How interesting. Which are the best symphonies? I like No.2 'The English' although it does not sound very English at all! It was, I think, a touching tribute to his adopted homeland - a sanctuary away from Nazi persecution. But it is in a more approachable idiom I gather than the later symphonies.

It is fairly well accepted that his symphonies can be divided into two groups: 1-4 and 5-9 with the second half of his output exhibiting a different style.  If you like the 2nd, then I would suggest that 3 and 4 would also be enjoyable for you.  However, his later works might be somewhat less to your taste.  I happen to prefer the later works, but enjoy them all.

The disc with 4, 6 and 7 might be a good place for you to try next since it bridges the two stylistic periods.

[asin]B00007J4VB[/asin]
Title: Re: Jewish Composers
Post by: Wieland on October 04, 2015, 12:38:04 PM
There is a brand-new CD by the Emerson String Quartet with Renee Fleming containing a Wellesz piece  for Soprano and string quartet: Sonnets By Elizabeth Barrett-Browning

[asin]B00UY80FVM[/asin]
Title: Re: Jewish Composers
Post by: vandermolen on October 04, 2015, 12:41:45 PM
Quote from: sanantonio on October 04, 2015, 12:31:45 PM
It is fairly well accepted that his symphonies can be divided into two groups: 1-4 and 5-9 with the second half of his output exhibiting a different style.  If you like the 2nd, then I would suggest that 3 and 4 would also be enjoyable for you.  However, his later works might be somewhat less to your taste.  I happen to prefer the later works, but enjoy them all.

The disc with 4, 6 and 7 might be a good place for you to try next since it bridges the two stylistic periods.

[asin]B00007J4VB[/asin]
Many thanks.
Title: Re: Jewish Composers
Post by: San Antone on October 04, 2015, 12:44:38 PM
Quote from: Wieland on October 04, 2015, 12:38:04 PM
There is a brand-new CD by the Emerson String Quartet with Renee Fleming containing a Wellesz piece  for Soprano and string quartet: Sonnets By Elizabeth Barrett-Browning

[asin]B00UY80FVM[/asin]

I was listening to it earlier to day.  Very good.
Title: Re: Jewish Composers
Post by: vandermolen on October 09, 2015, 07:17:36 AM
Some sources suggest that Saint-Saens was of Jewish origin but he was baptised.
[asin]B00PMSITF8[/asin]
Title: Re: Jewish Composers
Post by: San Antone on October 09, 2015, 08:19:25 AM
I do not know if she identifies as Jewish, however her mother is Jewish, and she does use Jewish texts and Hebrew in her compositions.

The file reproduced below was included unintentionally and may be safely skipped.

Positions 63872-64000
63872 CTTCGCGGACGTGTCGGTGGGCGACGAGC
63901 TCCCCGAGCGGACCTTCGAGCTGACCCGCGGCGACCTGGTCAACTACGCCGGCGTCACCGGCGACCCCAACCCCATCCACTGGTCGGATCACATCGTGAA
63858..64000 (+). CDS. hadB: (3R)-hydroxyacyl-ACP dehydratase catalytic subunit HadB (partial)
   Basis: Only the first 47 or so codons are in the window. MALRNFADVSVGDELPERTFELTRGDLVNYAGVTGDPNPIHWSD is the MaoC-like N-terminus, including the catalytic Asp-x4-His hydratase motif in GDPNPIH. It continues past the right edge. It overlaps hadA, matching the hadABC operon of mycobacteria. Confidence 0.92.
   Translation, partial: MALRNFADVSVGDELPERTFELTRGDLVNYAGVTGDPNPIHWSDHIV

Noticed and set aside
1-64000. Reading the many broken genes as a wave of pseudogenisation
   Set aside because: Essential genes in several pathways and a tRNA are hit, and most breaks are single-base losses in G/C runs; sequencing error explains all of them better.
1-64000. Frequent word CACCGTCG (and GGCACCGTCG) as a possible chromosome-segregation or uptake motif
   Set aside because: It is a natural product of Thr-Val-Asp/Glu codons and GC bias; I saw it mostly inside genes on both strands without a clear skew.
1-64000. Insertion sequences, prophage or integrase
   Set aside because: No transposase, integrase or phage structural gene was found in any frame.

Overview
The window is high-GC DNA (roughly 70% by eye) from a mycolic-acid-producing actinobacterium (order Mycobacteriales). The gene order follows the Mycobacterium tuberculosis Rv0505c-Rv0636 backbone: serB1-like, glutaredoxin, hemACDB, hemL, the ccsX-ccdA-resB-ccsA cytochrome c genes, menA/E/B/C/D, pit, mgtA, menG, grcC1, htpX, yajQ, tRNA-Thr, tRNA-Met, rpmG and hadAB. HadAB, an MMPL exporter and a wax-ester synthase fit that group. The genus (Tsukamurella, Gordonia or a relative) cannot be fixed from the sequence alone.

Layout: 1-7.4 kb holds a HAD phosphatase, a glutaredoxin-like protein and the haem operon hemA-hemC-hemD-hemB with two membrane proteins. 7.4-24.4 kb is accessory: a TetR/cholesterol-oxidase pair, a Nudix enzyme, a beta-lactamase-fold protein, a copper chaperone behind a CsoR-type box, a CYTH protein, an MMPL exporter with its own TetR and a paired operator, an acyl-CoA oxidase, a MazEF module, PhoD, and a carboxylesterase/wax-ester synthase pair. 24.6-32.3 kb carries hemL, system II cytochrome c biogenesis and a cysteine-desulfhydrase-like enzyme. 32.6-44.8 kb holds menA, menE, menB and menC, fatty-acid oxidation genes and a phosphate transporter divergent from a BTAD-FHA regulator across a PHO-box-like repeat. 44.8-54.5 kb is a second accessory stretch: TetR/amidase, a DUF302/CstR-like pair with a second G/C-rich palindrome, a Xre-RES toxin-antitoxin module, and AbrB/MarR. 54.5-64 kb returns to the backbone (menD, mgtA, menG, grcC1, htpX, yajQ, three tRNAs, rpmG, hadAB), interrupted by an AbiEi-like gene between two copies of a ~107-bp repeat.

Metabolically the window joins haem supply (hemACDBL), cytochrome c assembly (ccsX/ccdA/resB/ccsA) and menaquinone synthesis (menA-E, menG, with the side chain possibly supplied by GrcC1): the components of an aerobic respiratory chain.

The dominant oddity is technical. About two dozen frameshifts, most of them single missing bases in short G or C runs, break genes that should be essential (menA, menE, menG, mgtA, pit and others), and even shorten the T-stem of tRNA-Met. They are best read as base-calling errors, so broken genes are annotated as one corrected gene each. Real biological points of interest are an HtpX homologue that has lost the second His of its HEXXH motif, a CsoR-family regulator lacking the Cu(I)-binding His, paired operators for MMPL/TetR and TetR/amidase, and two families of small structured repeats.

Roxanna Panufnik : using music to bridge religious differences

Panufnik is the daughter of a Jewish mother and a Polish Catholic father, the composer Sir Andrzej Panufnik; the co-existence of religions and cultures is an essential part of her identity.

QuoteShe says, "there's so much common ground between the monotheistic faiths. Obviously there are some fundamental differences in the way we practice. But I think that too much time and energy is spent on the differences and not enough on the things that we all share. That's what I want to do musically - to highlight those universal elements."

Read more and hear audio samples here. (https://musicakaleidoscope.wordpress.com/2015/10/09/roxanna-panufnik-using-music-to-bridge-religious-differences/)
Title: Re: Jewish Composers
Post by: vandermolen on October 09, 2015, 09:08:57 AM
Quote from: sanantonio on October 09, 2015, 08:19:25 AM
I do not know if she identifies as Jewish, however her mother is Jewish, and she does use Jewish texts and Hebrew in her compositions.

Roxanna Panufnik : using music to bridge religious differences

Panufnik is the daughter of a Jewish mother and a Polish Catholic father, the composer Sir Andrzej Panufnik; the co-existence of religions and cultures is an essential part of her identity.

Read more and hear audio samples here. (https://musicakaleidoscope.wordpress.com/2015/10/09/roxanna-panufnik-using-music-to-bridge-religious-differences/)
I totally agree with her quote.
Title: Re: Jewish Composers
Post by: San Antone on October 12, 2015, 08:30:05 AM
At last, Lukas Foss : Complete Symphonies

(https://musicakaleidoscope.files.wordpress.com/2015/10/foss1.jpg?w=339&h=339) (https://musicakaleidoscope.wordpress.com/2015/10/12/at-last-lukas-foss-complete-symphonies/)

Released last month by the  Boston Modern Orchestra Project, this 2 disc recording collects all of the symphonies by Lukas Foss.  Even if these were not good performances - they  are - this would be a valuable recording since Foss's symphonies have been unjustly neglected.
Title: Re: Jewish Composers
Post by: Scion7 on October 12, 2015, 07:20:38 PM
That is a very nice cover - would have been great on an LP.
Title: Re: Jewish Composers
Post by: ComposerOfAvantGarde on October 12, 2015, 09:23:16 PM